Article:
On May 31, 2000 – 20 years ago this week! – we released our first game, real-time tactics game Ground Control. Published by Sierra Studios, the game took a new approach to the real time strategy genre, that had risen to prominence during the years before.
“The real time strategy genre had a set formula by that time,” Massive Entertainment founder Martin Walfisz says when we call him. “We changed that formula for Ground Control and wanted to focus more on the tactics of the battles, instead of the resource gathering and strategizing.”
He had been playing a lot of strategy games, like Warcraft 2 and Command & Conquer, and with 3D graphics cards starting to come out, he pictured one of those games in full 3D graphics.
The result was a groundbreaking (no pun intended) game, mixing state of the art graphics with intense, action filled gameplay.
We wanted to focus more on the tactics of the battles, instead of the resource gathering and strategizing.
“It was one of the first games, if not the first, to take advantage of full 3D rendering for strategic gameplay,” says Ola Strandh, audio director on The Division 2 and one of the employees at Massive who has been at the studio since the Ground Control days. “Everything was real-time, and the player could choose to watch the action from any position or angle.”
It was one of the first games, if not the first, to take advantage of full 3D rendering for strategic gameplay.
The small team behind the game was composed of complete newcomers to the games industry. Based in the small town of Ronneby in southern Sweden, the group in their early 20s set out with an ambitious vision – to create some of the best games in the world.
Photo: Massive in Ronneby, sometime during the 90’s
No one had really had a job before, except this one guy who had had a summer job at a garage.
Photo: Ola Strandh, Ronneby
“None of us had created a game before. No one had really had a job before, except this one guy who had had a summer job at a garage,” Martin says “We might have been naive, but I’m so proud that we finished the game. To see your first game on the shelves was just an amazing feeling.”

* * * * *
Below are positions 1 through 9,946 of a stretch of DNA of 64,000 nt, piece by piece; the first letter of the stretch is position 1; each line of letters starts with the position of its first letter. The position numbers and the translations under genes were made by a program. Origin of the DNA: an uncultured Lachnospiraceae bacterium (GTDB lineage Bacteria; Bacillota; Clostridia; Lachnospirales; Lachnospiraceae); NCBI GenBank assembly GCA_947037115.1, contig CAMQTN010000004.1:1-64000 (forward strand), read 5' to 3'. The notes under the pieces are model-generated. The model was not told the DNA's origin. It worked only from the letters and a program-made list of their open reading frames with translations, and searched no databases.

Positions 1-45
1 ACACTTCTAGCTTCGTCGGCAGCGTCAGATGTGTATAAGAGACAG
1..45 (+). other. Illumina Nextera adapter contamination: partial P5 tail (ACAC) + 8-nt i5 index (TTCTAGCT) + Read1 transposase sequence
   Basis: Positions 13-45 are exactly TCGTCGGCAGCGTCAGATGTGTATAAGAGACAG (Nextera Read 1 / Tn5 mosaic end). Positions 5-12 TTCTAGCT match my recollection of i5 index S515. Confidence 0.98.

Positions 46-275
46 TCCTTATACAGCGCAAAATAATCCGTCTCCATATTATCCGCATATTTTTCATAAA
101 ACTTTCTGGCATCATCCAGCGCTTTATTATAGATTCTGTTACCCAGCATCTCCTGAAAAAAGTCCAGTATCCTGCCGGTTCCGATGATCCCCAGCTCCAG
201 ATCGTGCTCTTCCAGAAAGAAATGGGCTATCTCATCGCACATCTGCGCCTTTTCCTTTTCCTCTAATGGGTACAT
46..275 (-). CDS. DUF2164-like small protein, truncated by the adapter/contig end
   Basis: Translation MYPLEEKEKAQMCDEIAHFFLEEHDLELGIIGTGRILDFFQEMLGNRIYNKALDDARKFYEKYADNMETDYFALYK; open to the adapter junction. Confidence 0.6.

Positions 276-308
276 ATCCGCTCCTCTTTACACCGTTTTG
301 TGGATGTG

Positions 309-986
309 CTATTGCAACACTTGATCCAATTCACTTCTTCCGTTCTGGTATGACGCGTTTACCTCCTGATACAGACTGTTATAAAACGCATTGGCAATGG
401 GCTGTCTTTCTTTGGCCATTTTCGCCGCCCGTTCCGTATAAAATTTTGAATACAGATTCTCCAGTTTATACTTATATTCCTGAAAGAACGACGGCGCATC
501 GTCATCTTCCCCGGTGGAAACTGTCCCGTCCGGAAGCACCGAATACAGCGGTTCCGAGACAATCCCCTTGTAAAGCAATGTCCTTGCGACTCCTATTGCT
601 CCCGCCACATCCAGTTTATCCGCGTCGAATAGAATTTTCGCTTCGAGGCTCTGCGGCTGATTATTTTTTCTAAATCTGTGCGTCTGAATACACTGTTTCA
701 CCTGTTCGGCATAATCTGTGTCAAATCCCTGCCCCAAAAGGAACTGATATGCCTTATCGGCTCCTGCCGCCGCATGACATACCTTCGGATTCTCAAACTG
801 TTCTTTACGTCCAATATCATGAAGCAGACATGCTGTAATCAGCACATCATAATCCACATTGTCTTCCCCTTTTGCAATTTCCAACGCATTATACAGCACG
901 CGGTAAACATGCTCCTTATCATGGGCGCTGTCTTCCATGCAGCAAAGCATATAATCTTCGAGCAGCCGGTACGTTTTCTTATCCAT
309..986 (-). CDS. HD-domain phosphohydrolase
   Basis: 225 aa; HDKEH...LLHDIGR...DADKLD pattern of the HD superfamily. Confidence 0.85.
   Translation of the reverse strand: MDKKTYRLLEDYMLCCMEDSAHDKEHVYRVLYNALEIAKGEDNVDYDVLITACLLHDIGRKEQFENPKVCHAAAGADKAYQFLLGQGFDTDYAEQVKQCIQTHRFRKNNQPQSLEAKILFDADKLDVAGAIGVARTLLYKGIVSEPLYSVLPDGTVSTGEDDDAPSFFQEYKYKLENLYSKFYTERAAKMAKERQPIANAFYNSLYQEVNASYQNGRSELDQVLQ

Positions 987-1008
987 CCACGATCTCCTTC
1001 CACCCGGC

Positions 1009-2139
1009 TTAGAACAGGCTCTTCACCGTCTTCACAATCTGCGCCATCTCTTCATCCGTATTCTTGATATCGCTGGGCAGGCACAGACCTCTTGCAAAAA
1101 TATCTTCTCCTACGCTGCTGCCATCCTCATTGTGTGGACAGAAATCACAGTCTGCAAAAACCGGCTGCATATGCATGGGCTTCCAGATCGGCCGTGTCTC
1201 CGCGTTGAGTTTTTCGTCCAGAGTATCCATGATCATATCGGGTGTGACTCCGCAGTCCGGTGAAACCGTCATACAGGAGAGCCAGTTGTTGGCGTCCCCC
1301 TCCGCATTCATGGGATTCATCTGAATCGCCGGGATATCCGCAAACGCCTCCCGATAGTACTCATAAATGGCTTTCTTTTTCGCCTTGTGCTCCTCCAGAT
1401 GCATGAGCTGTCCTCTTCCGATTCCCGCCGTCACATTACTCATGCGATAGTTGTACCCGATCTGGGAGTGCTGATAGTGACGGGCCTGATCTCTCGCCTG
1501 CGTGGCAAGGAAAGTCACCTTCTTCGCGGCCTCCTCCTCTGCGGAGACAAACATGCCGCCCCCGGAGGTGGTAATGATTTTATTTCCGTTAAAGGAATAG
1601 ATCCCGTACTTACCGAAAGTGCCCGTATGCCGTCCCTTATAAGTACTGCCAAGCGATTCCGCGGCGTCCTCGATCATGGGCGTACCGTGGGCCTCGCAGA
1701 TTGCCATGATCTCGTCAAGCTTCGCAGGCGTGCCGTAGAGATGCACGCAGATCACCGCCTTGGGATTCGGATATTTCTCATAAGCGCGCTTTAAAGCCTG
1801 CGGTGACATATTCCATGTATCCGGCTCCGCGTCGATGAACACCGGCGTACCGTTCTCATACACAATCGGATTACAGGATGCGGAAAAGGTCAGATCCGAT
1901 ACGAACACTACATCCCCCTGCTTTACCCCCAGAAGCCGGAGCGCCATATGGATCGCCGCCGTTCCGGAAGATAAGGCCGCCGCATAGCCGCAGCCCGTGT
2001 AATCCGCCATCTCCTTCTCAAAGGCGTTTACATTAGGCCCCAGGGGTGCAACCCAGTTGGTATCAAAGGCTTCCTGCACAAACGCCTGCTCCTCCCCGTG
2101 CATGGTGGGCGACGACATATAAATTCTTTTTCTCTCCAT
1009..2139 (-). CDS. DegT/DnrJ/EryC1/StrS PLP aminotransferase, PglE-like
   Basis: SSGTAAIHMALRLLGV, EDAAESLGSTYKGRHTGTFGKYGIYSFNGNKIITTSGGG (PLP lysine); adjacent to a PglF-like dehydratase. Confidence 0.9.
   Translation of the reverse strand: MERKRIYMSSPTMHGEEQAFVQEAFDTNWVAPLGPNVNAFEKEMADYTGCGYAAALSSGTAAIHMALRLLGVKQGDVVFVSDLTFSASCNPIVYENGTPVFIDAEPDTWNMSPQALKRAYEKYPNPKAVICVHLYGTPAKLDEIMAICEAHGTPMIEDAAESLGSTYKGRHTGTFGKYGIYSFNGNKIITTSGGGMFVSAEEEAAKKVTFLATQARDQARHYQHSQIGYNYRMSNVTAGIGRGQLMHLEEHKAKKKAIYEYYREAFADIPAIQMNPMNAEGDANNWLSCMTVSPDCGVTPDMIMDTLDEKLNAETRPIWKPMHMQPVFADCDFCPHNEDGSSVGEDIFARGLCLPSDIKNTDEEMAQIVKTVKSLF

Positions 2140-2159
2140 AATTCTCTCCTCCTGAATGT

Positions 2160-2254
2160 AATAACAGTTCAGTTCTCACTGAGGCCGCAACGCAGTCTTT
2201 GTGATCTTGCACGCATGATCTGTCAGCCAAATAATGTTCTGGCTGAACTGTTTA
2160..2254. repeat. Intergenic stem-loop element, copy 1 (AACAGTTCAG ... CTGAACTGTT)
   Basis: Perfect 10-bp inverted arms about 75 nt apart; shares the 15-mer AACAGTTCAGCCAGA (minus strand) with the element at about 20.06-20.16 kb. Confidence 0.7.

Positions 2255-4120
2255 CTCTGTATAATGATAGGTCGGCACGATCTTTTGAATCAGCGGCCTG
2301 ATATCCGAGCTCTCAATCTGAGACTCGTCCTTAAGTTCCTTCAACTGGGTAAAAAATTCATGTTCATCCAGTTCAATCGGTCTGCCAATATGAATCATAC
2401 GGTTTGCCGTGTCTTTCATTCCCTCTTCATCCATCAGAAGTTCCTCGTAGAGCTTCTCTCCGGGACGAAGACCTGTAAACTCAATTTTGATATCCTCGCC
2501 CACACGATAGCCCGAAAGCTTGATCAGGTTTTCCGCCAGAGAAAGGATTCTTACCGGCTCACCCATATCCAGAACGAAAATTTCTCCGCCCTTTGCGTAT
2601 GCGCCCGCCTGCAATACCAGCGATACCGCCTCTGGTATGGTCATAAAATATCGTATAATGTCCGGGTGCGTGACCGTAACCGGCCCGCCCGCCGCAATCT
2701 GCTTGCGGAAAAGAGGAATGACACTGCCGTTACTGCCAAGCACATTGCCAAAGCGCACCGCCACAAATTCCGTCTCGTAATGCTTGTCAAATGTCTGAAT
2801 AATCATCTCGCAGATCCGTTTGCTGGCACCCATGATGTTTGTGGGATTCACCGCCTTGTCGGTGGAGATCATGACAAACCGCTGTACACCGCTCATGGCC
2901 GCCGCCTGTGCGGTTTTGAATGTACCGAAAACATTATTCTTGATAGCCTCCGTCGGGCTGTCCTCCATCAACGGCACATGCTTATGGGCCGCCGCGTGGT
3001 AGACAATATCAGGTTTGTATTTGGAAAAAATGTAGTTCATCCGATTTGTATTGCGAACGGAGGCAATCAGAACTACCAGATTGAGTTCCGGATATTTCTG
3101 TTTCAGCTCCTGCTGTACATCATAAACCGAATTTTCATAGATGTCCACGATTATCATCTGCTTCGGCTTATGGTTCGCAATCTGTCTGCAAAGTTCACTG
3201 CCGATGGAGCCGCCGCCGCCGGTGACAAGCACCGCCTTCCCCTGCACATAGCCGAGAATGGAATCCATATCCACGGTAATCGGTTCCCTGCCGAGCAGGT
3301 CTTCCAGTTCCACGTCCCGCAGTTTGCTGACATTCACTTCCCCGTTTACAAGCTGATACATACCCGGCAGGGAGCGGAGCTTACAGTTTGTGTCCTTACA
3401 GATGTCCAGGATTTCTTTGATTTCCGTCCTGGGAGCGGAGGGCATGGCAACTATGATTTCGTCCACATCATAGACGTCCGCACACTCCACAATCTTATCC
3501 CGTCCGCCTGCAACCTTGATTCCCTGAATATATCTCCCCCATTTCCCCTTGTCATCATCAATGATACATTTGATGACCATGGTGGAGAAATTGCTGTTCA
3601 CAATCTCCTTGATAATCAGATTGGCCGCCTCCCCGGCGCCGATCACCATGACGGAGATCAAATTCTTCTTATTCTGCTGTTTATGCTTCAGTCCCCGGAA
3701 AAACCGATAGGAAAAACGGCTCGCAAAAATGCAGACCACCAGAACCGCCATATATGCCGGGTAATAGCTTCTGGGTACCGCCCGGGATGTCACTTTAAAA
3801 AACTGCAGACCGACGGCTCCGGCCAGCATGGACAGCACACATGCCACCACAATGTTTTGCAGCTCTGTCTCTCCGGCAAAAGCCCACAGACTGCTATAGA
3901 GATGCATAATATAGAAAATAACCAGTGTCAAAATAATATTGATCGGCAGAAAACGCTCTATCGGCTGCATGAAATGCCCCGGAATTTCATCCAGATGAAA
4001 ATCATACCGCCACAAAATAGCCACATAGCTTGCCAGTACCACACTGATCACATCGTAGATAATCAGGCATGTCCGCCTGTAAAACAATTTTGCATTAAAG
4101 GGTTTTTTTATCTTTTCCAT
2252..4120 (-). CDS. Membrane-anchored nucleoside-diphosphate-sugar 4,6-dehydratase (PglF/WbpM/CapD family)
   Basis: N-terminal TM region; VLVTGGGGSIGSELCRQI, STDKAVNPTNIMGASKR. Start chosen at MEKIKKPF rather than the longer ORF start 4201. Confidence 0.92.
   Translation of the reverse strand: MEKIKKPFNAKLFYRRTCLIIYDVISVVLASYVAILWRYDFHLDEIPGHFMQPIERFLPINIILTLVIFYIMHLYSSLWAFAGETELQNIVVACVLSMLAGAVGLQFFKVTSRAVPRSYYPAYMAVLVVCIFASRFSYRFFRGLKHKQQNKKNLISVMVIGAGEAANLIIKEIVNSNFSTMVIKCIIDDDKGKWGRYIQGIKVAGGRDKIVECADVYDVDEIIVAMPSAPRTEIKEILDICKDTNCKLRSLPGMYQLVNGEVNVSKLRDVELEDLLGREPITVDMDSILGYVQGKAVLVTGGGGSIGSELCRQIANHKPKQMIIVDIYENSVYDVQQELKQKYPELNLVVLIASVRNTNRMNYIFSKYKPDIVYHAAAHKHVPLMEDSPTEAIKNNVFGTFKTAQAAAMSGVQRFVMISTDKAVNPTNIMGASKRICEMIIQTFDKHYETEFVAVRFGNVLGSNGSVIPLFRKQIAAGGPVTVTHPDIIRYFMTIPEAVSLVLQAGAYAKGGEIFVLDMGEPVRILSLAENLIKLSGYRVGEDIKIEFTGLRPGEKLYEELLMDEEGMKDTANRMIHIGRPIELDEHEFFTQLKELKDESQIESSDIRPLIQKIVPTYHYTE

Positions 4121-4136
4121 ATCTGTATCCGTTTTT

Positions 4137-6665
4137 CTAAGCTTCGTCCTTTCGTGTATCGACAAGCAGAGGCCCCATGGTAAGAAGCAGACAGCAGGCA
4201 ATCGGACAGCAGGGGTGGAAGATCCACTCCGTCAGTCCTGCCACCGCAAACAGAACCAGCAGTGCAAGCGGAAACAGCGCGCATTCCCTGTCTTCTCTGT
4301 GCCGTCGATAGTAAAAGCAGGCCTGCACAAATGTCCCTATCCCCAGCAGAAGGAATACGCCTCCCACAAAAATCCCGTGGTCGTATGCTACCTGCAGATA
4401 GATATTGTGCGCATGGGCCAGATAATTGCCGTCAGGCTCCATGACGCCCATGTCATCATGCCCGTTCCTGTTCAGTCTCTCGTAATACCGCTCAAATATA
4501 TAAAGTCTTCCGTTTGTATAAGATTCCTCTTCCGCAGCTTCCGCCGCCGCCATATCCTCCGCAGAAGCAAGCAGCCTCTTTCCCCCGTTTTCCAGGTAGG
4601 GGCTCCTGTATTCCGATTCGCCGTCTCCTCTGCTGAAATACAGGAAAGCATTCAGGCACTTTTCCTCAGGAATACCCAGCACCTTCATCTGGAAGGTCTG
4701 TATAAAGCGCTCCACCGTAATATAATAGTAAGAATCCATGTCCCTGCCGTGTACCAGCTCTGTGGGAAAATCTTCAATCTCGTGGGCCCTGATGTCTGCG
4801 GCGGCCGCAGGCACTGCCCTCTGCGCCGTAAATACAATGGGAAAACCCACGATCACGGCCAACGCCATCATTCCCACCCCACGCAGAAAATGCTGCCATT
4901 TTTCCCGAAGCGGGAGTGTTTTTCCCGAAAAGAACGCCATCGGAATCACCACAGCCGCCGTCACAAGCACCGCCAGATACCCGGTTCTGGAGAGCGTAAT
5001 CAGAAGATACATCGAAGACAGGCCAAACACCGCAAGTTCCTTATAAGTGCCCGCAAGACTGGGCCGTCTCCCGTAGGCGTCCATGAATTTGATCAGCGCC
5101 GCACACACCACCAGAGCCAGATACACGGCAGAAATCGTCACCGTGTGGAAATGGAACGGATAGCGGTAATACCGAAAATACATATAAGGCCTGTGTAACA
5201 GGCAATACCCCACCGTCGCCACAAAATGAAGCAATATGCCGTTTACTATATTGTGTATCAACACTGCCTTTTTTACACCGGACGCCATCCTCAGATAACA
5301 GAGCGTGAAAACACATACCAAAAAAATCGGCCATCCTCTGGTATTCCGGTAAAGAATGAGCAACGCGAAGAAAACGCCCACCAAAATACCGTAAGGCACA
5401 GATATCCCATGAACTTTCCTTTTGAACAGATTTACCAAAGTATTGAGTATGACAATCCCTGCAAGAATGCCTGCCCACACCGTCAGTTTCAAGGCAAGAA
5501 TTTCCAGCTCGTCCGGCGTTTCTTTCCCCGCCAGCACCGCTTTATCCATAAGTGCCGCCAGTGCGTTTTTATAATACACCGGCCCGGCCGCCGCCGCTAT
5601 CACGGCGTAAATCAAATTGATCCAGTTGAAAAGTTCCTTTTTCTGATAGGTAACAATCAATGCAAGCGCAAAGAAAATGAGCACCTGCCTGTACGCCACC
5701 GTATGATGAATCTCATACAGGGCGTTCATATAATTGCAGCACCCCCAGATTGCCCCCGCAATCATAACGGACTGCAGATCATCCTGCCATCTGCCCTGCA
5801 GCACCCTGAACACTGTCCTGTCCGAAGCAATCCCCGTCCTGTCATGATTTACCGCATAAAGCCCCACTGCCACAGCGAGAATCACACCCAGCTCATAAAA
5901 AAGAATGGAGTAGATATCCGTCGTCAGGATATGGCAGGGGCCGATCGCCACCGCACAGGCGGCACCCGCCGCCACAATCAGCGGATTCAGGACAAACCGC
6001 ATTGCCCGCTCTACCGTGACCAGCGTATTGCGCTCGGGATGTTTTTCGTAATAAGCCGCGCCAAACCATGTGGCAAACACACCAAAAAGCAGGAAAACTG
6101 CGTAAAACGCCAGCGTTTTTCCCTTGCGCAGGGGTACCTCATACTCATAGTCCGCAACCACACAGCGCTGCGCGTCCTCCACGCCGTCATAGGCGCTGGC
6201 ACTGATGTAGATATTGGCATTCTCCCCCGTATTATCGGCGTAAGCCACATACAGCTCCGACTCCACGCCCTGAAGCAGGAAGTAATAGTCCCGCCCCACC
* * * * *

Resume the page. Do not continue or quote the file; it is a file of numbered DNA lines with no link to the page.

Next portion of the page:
It might have been a lofty goal, but Ground Control was successful, and the unique gameplay even snagged it a nomination for GameSpy’s 2000 Strategy Game of the Year award (only beaten out by The Sims).
“Ground Control wowed many of us here at the office with its great graphics and its daring to take the resource management and troop production out of the real-time strategy game,” Gamespy wrote back then. “Great graphics, great sound, and great multiplayer — what’s not to like?”
Photo: Ground Control 1
Ola remembers what it was like working on those sounds of Ground Control.
“Working in the games industry was still very exotic in the nineties. Especially so for someone in music and audio. There were no conventions to follow and no standards were set. I remember having this feeling of being at the forefront of both technology and entertainment. It was very exciting. The sound system we developed was absolutely groundbreaking.”
Working in the games industry was still very exotic in the nineties […] There were no conventions to follow and no standards were set.
“Ground Control was a first in many areas for me, and for the rest of the team. The fact that we all came together and made a full game from scratch without any prior experience makes me very proud of Massive. “
In 2007, Jim Rossignol – then games journalist, now founder of Big Robot Games – wrote a retrospective of Ground Control for Rock Paper Shotgun, reflecting on the puzzle that was the game’s tactical gameplay. “If there was an objective to achieve then you had to do it with the troops you were given at the start of the mission. The levels were often a kind of rolling, flexible battle-puzzle. How can you take out objective A and objective B while using troop-selection X and Y?”
“These kinds of calculations made Ground Control utterly refreshing, because you couldn’t just build more dudes at your magical production base. […] The way that the tools interlocked and then were rendered useless gave Ground Control one of those perfect difficulty curves: never too hard to beat, but usually insisting that you learned something each time.”
Martin remembers fondly how the development of those kinds of puzzles came together. One example that stands out to him – which has become one of his favorite memories – is how Ground Control handled its airplanes.
Photo: Ground Control 1
“They are always moving, they never stand still – they are not helicopters, after all, they are airplanes. That’s quite strange to have in a strategy game, where you want your units to stay where you left them. We made that work. When you place the viewpoint on those planes, the way the camera moves with them… It was a very Zen-like feeling. I remember when our programmer decided to try it out, it was one of those crazy ideas during development, and seeing it for the first time – I remember thinking wow, this awesome.”
Ground Control was followed by the expansion pack Dark Conspiracy which – according to Rossignol – includes “one of the finest pieces of RTS story-telling there has ever been”, and a second game, Ground Control 2: Operation Exodus, released in 2004. From there, Massive Entertainment would take the lessons learned and implement them in World in Conflict.
In their review of Ground Control, Eurogamer summed it up by calling it a marvelous game. “It sparkles with polish, detail and originality. Creative reworking of the weak points in an old genre make Ground Control for the real-time strategy genre what Half-Life was to the first-person shooter.”
20 years later, Ground Control stands as an important piece of the history of RTS games.
Haven’t played it yet? You can pick up the full anthology on GOG.